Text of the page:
Is Bigger Better?
It makes sense that donors would conduct research on nonprofit organizations prior to making charitable donations. Those nonprofits with large operational budgets, those in existence a long time with numerous Form 990 tax returns and professional audits conducted, with well-known individuals serving on the Board logically inspire confidence and larger donations.
But do those factors actually mean the nonprofit is effective or efficient at meeting its mission? Sometimes.
I would argue smaller nonprofits – the majority of all nonprofits – are often more effective and worthy of meaningful charitable donations. Many of them operate almost entirely with “volunteer” staff. They achieve more through efficient volunteer management and incredible drive and initiative. They take their mission statements very seriously. They are also quite good at securing in-kind donations of equipment and discounts on goods and services.
“The majority of nonprofits (66.3%) have annual budgets of less than $1 million. From there, as organization size increases, the number of nonprofits decreases. For every 1 powerhouse (annual expenses more than $5 billion) nonprofit, there are thousands of grassroots organizations.”GuideStar Blog (2017)
Follow the link above to view an impressive statistical chart.
What this means, however, is when donors and professional advisors conduct objective reviews of GuideStar profiles and tax returns, those somewhat intangible “commitment” factors are not evident. Hard budgets and data tell one story, but daily life with the nonprofit may tell another.
Smaller nonprofits can even the score and overcome this budgetary approach to evaluation to some degree. They would be wise to encourage volunteers and clients to write testimonials about how effective and reputable they are, and share those on social media and on the nonprofit’s website. GreatNonprofits is one helpful source, especially as it is linked to GuideStar. But also, many preset website templates include testimonial functions, if you choose to add them.
Volunteer hours also matter. I find it sometimes hard to get nonprofits to track volunteer hours. They have come to believe everyone should give of their time and talents without expecting compensation or credit of any kind: modesty is expected. But the truth is, in this era of data collection and evaluation, nonprofits need to be more savvy and track and share those hours.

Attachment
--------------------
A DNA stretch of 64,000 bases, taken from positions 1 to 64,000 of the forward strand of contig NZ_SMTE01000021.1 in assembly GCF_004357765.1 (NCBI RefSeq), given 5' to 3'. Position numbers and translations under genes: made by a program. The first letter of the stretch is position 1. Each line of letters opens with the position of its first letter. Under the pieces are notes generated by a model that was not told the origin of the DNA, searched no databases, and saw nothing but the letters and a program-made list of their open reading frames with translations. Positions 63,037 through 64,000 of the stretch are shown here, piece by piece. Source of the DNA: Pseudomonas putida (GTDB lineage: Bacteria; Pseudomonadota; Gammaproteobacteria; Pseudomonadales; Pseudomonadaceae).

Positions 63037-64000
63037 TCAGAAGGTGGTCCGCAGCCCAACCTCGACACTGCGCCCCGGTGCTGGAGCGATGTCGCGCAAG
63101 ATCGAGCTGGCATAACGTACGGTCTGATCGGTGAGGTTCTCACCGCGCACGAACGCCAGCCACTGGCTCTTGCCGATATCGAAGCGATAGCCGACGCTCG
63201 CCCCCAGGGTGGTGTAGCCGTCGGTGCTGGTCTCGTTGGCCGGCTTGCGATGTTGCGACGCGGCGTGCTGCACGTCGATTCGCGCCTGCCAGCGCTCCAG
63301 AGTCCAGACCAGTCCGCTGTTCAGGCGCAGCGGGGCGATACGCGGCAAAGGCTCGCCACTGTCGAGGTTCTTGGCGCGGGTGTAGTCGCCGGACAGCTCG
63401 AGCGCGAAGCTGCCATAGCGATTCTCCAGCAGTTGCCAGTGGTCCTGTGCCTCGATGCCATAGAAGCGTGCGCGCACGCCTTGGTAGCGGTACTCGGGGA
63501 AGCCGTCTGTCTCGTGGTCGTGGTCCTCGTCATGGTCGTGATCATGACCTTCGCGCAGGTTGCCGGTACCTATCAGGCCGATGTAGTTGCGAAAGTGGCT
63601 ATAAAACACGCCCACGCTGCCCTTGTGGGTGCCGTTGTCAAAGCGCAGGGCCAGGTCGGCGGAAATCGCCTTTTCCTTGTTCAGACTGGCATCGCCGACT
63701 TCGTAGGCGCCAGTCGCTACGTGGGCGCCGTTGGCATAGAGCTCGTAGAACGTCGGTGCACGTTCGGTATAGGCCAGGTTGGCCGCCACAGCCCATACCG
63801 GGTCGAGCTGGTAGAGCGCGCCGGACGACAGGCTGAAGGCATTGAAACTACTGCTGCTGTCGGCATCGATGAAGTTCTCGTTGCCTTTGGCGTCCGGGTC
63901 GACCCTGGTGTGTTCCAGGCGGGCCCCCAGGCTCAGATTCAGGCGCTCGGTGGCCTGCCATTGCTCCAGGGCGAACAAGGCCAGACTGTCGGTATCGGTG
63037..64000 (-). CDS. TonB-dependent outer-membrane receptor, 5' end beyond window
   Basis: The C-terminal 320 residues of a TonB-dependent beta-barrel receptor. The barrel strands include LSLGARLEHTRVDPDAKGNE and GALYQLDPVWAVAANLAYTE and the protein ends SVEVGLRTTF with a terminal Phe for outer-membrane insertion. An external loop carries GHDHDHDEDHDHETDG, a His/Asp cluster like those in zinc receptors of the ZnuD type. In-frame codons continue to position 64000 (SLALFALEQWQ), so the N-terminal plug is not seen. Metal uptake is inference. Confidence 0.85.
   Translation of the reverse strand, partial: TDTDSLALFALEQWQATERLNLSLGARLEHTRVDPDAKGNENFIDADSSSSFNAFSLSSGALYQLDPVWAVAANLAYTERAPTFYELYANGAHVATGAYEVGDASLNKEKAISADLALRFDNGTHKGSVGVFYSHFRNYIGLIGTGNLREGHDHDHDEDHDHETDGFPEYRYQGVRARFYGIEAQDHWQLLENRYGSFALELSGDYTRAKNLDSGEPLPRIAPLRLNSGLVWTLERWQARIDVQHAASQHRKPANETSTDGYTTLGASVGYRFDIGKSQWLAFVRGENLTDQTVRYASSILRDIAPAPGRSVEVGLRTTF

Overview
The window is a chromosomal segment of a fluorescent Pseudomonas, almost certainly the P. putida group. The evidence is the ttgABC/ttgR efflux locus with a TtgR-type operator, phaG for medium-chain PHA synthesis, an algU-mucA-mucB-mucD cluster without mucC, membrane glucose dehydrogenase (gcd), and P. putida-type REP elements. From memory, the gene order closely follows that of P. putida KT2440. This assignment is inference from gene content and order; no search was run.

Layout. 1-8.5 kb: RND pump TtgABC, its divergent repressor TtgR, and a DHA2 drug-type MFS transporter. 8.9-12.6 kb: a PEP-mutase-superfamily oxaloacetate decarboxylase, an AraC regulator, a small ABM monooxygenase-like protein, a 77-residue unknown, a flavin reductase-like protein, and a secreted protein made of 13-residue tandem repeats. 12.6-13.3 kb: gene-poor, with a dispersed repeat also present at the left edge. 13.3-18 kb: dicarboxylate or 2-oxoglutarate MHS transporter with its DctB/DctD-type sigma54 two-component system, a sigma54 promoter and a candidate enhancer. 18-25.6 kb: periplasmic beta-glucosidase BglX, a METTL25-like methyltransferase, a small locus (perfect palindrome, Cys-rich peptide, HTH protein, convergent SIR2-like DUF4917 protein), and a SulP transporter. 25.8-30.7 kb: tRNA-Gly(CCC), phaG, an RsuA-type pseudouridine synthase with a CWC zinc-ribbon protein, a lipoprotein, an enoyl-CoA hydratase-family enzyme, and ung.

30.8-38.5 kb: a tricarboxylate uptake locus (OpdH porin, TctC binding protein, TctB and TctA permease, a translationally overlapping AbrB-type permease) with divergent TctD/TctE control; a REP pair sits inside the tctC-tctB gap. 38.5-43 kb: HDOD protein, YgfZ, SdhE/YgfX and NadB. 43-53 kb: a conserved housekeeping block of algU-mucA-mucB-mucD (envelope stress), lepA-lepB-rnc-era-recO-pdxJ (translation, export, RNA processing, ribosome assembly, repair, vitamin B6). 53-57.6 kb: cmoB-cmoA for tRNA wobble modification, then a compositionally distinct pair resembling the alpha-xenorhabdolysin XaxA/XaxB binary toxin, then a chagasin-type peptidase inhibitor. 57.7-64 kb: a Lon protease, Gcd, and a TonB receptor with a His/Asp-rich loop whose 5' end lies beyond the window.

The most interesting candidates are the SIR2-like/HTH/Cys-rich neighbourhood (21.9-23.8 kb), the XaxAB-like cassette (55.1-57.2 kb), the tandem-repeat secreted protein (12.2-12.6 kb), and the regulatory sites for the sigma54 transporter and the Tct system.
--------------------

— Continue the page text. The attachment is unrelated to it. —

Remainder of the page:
Independent Sector notes, “Volunteers in the United States hold up the foundation of civil society. They help their neighbors, serve their communities, and provide their expertise. No matter what kind of volunteer work they do, they are contributing in invaluable ways.” Nationally this year, the value of a volunteer hour is $28.54. In Texas, the value is $26.43. To download a report of volunteer activity and values across the United States, follow this link.
Hence, if you measure the hours worked by your volunteers, not only will you be able to reward stellar volunteers, you can share the value of the volunteer hours “worked” on your website, on social media, in annual reports and with prospective donors who may give more based upon those impressive figures. Once you multiply the number of hours worked times the value of a volunteer hour, the tally is often impressive and can help philanthropists and professional advisors gain a better sense of your effectiveness and merit.
I would question the frequent request by potential funders for professional annual audits as well. Would a formal opinion by a reputable accountant or accounting firm be as helpful? Professional audits are expensive and small nonprofits are often unable to afford them, in my experience. There are other ways to gauge the financial effectiveness of nonprofits. If they simply take the time to hire an outside, objective professional accountant or accounting firm, and submit annual tax returns, that says a lot about them.
To donors and professional advisors I would suggest, look more closely at the nonprofits seeking funding. Helping a smaller yet deeply committed nonprofit succeed can be more fulfilling than funding one where you are one of a cast of hundreds or thousands of other contributors. Smaller nonprofits and their volunteers often work harder, they are more resourceful and dedicated. They are often more entrepreneurial in spirit and achieve more with less.